The effect of prophylactic intravenous immune globulin on the incidence of septicemia in marrow transplant recipients
Bone Marrow Transplantation. 1987;2((2):):141-7.
Ninety-seven patients randomized to receive (45 patients) or not to receive (52 patients) intravenous cytomegalovirus immune globulin before and after allogeneic marrow transplantation were evaluated retrospectively for the occurrence of bacterial and fungal septicemia in the first 100 days post-transplant. In a proportional hazards regression test, infection prevention regimens, immunoglobulin administration, age and occurrence of acute graft-versus-host disease were tested simultaneously for the occurrence of septicemia in the pre- and post-engraftment period. Of these factors, only patients receiving immunoglobulin had significantly fewer episodes of septicemia following engraftment with 11 (26%) patients in the globulin group having 14 episodes compared to 22 (42%) patients in the control group having 27 episodes (p = 0.039). None of the patients experienced complications with the immunoglobulin infusions. These results suggest that the administration of intravenous immunoglobulin may be a practical and effective method to decrease the incidence of septicemia following marrow transplantation.
Prevention of nosocomial infections in marrow transplant patients: a prospective randomized comparison of systemic antibiotics versus granulocyte transfusions
Infection Control. 1986;7((12):):586-92.
One hundred twelve patients with hematologic malignancies underwent marrow transplantation from HLA-matched sibling donors and were randomized to receive either prophylactic granulocyte transfusions (PG, 67 patients) or prophylactic systemic antibiotics (PSA, 45 patients) as prophylaxis against nosocomial infections. Patients were treated in conventional hospital rooms and studied until day 100 post-transplant. For the entire study period, 26 patients (39%) in the PG group developed septicemia compared to 15 patients (33%) in the PSA group. Twenty-eight patients (42%) in the PG group developed local major infections compared to 19 patients (42%) in the PSA group. Ten patients (15%) in the PG group developed viral interstitial pneumonitis compared to 6 patients (13%) in the PSA group. None of these differences were statistically significant. There was no difference in the incidence of bacterial or fungal infections or viral interstitial pneumonitis between the two groups during the granulocytopenic or post-engraftment period. There was no difference in the incidence and severity of graft-versus-host-disease (GVHD). Inability to carry out the prophylaxis was frequent in the PG group, with complications necessitating discontinuance of transfusion in 24% of the recipients and 13% of the donors. The use of PG as an infection prophylaxis modality in marrow transplantation is not supported by this study, as it is difficult to carry out and because PG did not show any advantage over the use of PSA in preventing nosocomial infections.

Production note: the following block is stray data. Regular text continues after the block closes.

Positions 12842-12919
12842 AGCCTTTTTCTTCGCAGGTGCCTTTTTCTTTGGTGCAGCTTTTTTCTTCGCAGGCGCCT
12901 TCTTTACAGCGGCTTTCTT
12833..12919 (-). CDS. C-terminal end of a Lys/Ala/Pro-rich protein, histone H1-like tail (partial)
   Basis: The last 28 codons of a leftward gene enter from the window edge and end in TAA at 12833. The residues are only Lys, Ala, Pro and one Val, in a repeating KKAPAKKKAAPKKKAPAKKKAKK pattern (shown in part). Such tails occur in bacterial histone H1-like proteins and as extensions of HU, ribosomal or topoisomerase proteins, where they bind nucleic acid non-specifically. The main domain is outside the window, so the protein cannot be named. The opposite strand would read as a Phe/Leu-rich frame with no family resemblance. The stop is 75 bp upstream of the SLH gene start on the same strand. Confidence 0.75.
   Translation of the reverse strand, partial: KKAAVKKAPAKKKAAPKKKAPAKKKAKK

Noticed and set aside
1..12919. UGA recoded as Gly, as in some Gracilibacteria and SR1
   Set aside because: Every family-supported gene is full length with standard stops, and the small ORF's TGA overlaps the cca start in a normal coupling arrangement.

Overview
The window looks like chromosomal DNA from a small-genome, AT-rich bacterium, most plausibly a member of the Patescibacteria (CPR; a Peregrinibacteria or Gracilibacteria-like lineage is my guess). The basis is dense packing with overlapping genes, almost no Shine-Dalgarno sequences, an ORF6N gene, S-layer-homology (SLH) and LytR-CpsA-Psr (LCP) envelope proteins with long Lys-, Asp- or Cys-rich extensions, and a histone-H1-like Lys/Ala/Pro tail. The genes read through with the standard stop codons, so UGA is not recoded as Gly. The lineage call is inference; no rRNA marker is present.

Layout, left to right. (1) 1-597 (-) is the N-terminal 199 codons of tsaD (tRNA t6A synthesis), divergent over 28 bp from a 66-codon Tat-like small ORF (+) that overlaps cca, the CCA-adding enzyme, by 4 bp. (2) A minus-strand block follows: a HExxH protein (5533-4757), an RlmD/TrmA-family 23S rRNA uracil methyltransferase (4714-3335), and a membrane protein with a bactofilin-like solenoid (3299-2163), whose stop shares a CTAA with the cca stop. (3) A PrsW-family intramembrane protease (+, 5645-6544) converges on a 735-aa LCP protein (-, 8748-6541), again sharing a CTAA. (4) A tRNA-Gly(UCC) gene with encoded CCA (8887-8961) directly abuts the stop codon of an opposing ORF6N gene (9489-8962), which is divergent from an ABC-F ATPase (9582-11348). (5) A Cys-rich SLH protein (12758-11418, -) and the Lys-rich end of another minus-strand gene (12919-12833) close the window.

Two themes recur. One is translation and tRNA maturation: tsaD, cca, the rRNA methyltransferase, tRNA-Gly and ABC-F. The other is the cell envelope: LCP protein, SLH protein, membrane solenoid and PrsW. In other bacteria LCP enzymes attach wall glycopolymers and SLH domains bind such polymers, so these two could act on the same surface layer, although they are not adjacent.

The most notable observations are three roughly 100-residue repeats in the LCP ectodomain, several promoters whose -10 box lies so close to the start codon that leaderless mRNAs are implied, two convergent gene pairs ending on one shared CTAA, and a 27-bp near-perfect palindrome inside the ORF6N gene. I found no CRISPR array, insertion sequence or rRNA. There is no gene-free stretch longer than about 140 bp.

Cytomegalovirus immune globulin and seronegative blood products to prevent primary cytomegalovirus infection after marrow transplantation
New England Journal of Medicine. 1986;314((16):):1006-10.
In an attempt to prevent primary cytomegalovirus infection after marrow transplantation, we randomly assigned 97 patients who were seronegative for antibody to cytomegalovirus before transplantation to receive one of the following: (1) both intravenous cytomegalovirus immune globulin and seronegative blood products (23 patients); (2) seronegative blood products alone (28 patients); (3) globulin alone (22 patients); or (4) neither treatment (24 patients). Patients not assigned to receive seronegative blood products received unscreened blood products from random donors. The incidence of cytomegalovirus infection according to study group among patients in the study for at least 62 days was 5 percent, 13 percent, 24 percent, and 40 percent, respectively. Among 57 patients with seronegative marrow donors, those who received seronegative blood products had significantly less infection (1 of 32) than those who received standard blood products (8 of 25, P less than 0.007). In contrast, the use of seronegative blood products did not appear to prevent cytomegalovirus infection among patients with seropositive marrow donors. The possibility that cytomegalovirus immune globulin as used in this study can prevent cytomegalovirus infection or ameliorate cytomegalovirus disease was not confirmed, and it cannot be recommended for routine use without additional study.